• User definable behaviour for aspects. See Aspect and NoAspect implementations of InheritableAspect

  • Get asynchronous values in a synchronous fashion

  • Get Static/Compile-time errors for aspects that couldn't exist on a value. Contrary to InheritableModel's example use case instead of specifying "fname" aspect you specify (User u) => u.fname which wouldn't work if User didn't have fname, but "fname" would've silently be allowed, until you get a runtime error.

  • Short-circuit unnecessary work.

The idea behind Inheritable is that you specify your dependencies "declaratively" in a type-safe manner. More often than not I see dependencies being registered/declared/requested in a non-auto-completable fashion. If it's type-safe, it can be auto-completed

Allow Presentation of a value via multiple widgets without causing unnecessary rebuilds. A User could be presented by UFistName & ULastName widgets. While it's possible to create InheritedWidget for User.fname and User.lname separately both of them will have same runtimeType. Which turns out to be a limitation of InheritedWidget. It doesn't allow multiple InheritedWidgets of same runtimeType to be available at the same time. Which, if you think about it, is fine, because the users often don't know how to distinctively request for 1 of them and not the other.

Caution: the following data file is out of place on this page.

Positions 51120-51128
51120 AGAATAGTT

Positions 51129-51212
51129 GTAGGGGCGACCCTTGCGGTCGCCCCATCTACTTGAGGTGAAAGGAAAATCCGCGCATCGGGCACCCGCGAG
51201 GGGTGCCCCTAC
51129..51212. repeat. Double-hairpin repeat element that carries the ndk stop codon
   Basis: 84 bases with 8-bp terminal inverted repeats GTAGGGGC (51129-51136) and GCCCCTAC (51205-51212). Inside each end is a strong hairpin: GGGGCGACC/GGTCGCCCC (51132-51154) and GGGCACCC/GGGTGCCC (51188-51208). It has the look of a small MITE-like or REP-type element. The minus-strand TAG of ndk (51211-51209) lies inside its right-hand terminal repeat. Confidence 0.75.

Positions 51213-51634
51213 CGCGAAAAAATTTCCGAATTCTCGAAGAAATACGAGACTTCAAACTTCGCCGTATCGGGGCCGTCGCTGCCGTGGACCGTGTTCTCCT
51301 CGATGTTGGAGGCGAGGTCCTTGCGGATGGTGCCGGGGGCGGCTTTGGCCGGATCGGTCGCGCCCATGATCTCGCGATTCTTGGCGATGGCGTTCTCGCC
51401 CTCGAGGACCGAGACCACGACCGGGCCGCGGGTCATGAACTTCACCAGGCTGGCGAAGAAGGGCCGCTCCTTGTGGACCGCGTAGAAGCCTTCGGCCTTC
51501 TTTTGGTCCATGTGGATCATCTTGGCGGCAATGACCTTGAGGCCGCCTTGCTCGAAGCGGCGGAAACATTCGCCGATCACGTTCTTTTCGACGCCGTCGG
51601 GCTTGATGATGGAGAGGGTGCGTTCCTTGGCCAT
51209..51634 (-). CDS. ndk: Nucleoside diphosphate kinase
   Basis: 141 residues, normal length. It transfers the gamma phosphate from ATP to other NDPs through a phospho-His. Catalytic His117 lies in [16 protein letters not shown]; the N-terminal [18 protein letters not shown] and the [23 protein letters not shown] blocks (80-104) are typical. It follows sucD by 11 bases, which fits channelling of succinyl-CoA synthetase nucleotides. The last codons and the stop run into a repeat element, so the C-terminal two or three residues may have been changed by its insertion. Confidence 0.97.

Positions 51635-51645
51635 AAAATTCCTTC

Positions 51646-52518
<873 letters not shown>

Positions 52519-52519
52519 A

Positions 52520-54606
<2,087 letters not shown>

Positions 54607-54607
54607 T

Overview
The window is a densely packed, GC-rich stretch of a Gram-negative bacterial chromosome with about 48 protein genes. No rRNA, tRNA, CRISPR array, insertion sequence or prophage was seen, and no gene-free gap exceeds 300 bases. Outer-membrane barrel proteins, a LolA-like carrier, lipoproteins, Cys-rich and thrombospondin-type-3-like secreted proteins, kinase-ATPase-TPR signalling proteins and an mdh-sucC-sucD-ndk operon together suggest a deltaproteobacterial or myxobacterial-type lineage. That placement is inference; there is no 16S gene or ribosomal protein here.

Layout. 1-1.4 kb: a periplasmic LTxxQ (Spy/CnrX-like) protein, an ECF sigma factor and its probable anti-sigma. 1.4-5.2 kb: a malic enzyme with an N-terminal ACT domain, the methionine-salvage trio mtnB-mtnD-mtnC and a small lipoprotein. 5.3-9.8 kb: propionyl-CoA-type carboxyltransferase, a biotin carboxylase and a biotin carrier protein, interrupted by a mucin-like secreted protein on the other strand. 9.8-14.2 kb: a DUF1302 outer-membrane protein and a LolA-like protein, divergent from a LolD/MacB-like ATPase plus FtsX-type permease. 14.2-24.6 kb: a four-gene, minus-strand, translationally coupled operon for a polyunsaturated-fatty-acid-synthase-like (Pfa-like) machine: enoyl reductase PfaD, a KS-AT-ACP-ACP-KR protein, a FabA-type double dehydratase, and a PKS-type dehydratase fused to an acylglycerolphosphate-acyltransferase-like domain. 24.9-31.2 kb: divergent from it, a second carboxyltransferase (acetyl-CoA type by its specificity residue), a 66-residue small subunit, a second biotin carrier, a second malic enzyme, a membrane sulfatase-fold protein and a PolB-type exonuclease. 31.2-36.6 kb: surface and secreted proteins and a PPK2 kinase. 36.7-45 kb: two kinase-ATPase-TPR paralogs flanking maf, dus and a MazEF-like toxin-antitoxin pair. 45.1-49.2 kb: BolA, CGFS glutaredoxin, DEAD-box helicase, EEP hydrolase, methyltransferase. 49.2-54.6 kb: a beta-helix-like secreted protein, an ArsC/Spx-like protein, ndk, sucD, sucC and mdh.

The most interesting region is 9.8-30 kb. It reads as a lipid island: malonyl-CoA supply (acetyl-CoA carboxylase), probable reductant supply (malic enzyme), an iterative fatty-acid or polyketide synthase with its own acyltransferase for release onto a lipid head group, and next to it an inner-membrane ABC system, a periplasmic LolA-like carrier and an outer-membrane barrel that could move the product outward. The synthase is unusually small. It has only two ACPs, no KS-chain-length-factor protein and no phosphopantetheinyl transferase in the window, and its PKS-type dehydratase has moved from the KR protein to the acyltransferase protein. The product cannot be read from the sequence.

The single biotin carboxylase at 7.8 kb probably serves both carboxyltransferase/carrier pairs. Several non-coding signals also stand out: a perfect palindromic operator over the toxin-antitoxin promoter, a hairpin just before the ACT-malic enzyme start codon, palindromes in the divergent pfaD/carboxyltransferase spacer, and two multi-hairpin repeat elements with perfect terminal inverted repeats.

Since you'd either have to create 1 InheritedWidget<String> subclass for supplying String values to widgets (which would fail, since the last widget in hierarchy overrides the String value) or create 2 separate classes InheritedWidget<UserFirstName> & InheritedWidget<UserLastName> which is too verbose and very little reusability.

A single default implementation of Inheritable would be enough in this case. However it would be possible to even go further and define custom behaviour using custom implementations of Inheritable to allow various hierarchies, but it remains to be decided whether I want to support that and to what extent. Custom implementations of InheritableAspect should be enough in most cases. Allowing custom Inheritable implementations would only complicate things.

Notes

  • Keys are useful but not required in most common cases

  • "Dependency" is used in the sense of state management, and no in the sense of dependency-injection. However is could be made possible to use Inheritable for such use cases

  • Using Inheritable won't magically make you app perform better and rebuild efficiently, However it will allow you to do just that. It depends on how well you understand flutter, dart, inheritable & most importantly your use case.

Roadmap

  • Complete test suite
  • Whether to support custom implementations of Inheritable
  • Add examples
  • Update README with more examples and use cases

License

MIT

Libraries

inheritable